Green’s Dictionary of Slang

toby n.2

[Shelta tobar or Rom. tober, the road, ? ult. Irish bothar, road. Note police jargon toby, an area, a police division]

1. [19C–1940s] (US Und.) highway robbery; as low toby, on foot, and high toby, mounted robbery.

2. a robbery (other than on the highway).

3. [19C–1950s] (also tober) the road, the highway, esp. as a place where robbers and highwaymen can find their victims.

4. [1930s] (also tobyman) a tramp; the life of tramping.

5. an area of responsibility, e.g. a police beat (equivalent to manor n.

In compounds

toby-cove (n.)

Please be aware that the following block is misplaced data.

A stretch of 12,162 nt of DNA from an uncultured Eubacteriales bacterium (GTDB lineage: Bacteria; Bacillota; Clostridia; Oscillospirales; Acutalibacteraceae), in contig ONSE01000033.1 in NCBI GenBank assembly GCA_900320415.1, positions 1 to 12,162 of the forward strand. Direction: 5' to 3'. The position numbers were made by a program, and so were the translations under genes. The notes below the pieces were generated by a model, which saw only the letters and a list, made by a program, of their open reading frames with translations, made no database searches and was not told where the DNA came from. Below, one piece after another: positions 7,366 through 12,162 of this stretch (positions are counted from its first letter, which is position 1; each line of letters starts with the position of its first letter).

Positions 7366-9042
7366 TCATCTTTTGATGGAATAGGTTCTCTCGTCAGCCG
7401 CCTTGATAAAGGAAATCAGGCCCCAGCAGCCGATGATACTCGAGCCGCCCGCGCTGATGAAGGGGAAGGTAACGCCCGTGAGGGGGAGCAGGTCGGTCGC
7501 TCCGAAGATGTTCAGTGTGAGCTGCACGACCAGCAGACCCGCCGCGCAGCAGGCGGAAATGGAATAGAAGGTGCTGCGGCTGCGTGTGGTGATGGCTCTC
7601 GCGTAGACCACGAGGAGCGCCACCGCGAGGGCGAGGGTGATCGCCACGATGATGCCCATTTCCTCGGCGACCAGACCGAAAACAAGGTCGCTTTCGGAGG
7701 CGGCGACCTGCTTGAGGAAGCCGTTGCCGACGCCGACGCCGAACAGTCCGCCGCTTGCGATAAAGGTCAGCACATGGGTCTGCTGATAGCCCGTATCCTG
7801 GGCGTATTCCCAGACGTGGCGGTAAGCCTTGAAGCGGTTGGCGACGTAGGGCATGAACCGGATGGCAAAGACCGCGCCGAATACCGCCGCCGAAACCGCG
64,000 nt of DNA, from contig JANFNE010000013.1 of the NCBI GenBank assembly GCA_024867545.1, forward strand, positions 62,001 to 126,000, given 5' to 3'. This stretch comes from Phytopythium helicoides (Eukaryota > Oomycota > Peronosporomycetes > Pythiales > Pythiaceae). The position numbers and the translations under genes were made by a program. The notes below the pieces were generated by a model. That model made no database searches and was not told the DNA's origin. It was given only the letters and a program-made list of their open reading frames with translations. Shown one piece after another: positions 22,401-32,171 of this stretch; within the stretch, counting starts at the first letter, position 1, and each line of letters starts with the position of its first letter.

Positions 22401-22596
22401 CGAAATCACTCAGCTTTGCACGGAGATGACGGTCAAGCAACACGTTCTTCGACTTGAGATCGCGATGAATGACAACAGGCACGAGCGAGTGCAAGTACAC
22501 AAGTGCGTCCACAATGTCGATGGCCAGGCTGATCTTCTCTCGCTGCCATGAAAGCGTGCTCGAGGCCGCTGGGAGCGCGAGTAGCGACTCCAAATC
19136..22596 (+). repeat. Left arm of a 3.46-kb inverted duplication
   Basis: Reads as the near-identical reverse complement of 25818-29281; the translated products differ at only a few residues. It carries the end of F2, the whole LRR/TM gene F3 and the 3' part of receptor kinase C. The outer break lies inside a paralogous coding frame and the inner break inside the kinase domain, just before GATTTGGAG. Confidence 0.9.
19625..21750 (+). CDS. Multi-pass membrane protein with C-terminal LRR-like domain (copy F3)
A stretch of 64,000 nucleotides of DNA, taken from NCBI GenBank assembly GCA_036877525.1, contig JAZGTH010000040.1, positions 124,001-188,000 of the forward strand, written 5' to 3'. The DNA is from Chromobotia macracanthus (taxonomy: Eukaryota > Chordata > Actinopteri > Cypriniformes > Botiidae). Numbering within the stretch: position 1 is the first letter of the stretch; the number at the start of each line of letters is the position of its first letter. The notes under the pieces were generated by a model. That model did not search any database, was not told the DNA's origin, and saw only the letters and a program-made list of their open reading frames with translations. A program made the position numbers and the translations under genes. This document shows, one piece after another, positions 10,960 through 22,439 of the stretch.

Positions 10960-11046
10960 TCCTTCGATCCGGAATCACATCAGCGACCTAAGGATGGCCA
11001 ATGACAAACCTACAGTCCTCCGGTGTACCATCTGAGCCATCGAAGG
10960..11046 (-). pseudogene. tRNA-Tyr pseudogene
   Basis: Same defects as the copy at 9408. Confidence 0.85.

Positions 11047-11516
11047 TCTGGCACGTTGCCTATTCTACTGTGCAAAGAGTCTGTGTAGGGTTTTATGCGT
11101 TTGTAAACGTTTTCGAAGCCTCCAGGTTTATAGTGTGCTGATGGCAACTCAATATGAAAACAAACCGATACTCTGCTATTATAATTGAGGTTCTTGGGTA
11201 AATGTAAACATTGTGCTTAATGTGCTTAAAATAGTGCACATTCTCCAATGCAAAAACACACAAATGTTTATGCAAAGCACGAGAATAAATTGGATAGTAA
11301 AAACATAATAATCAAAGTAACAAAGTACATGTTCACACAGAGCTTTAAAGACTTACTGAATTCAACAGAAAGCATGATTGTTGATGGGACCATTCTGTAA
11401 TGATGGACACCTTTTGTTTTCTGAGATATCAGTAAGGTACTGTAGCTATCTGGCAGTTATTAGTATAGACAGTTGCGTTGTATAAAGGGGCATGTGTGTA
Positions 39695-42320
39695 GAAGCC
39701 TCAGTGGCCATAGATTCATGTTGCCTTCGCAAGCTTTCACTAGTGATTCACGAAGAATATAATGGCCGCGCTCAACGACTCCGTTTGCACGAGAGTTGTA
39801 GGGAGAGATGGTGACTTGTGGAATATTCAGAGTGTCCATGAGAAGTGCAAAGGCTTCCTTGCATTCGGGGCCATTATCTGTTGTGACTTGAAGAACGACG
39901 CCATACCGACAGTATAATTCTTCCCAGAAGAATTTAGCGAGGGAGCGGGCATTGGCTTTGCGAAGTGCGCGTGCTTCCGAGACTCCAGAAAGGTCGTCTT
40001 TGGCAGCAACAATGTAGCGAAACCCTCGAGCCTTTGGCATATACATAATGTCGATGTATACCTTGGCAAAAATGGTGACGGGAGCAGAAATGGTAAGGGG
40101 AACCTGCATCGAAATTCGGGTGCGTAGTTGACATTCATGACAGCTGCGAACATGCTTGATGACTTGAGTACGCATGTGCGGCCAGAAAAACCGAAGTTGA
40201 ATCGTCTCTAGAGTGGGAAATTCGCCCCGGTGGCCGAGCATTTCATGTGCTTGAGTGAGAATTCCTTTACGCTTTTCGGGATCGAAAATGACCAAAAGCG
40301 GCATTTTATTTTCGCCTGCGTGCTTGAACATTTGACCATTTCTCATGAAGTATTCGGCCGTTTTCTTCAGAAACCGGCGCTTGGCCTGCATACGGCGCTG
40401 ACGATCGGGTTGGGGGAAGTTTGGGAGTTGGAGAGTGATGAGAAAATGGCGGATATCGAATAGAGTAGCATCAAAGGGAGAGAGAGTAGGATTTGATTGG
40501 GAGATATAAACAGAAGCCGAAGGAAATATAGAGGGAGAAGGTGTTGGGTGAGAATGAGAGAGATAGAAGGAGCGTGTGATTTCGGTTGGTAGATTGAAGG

[mid-19C] (US Und.) a street robber.

toby-gill (n.) [gill n.1 (2)]

[early–mid-19C] a highwayman.

toby-gloak (n.) [gloak n.]

[19C–1900s] a highwayman.

toby lay (n.) (also toby concern) [lay n.3 (1)/SE concern]

1. [19C] highway robbery.

2. the highway [a poss. misreading which ignores the use of lay n.3 (1)].

tobyman (n.)

1. a highwayman.

2. [mid-19C] a street or house robber.

3. see sense 3 above.

In phrases

grand toby racket (n.)

[mid-19C] highway robbery.

on the toby

living as a tramp.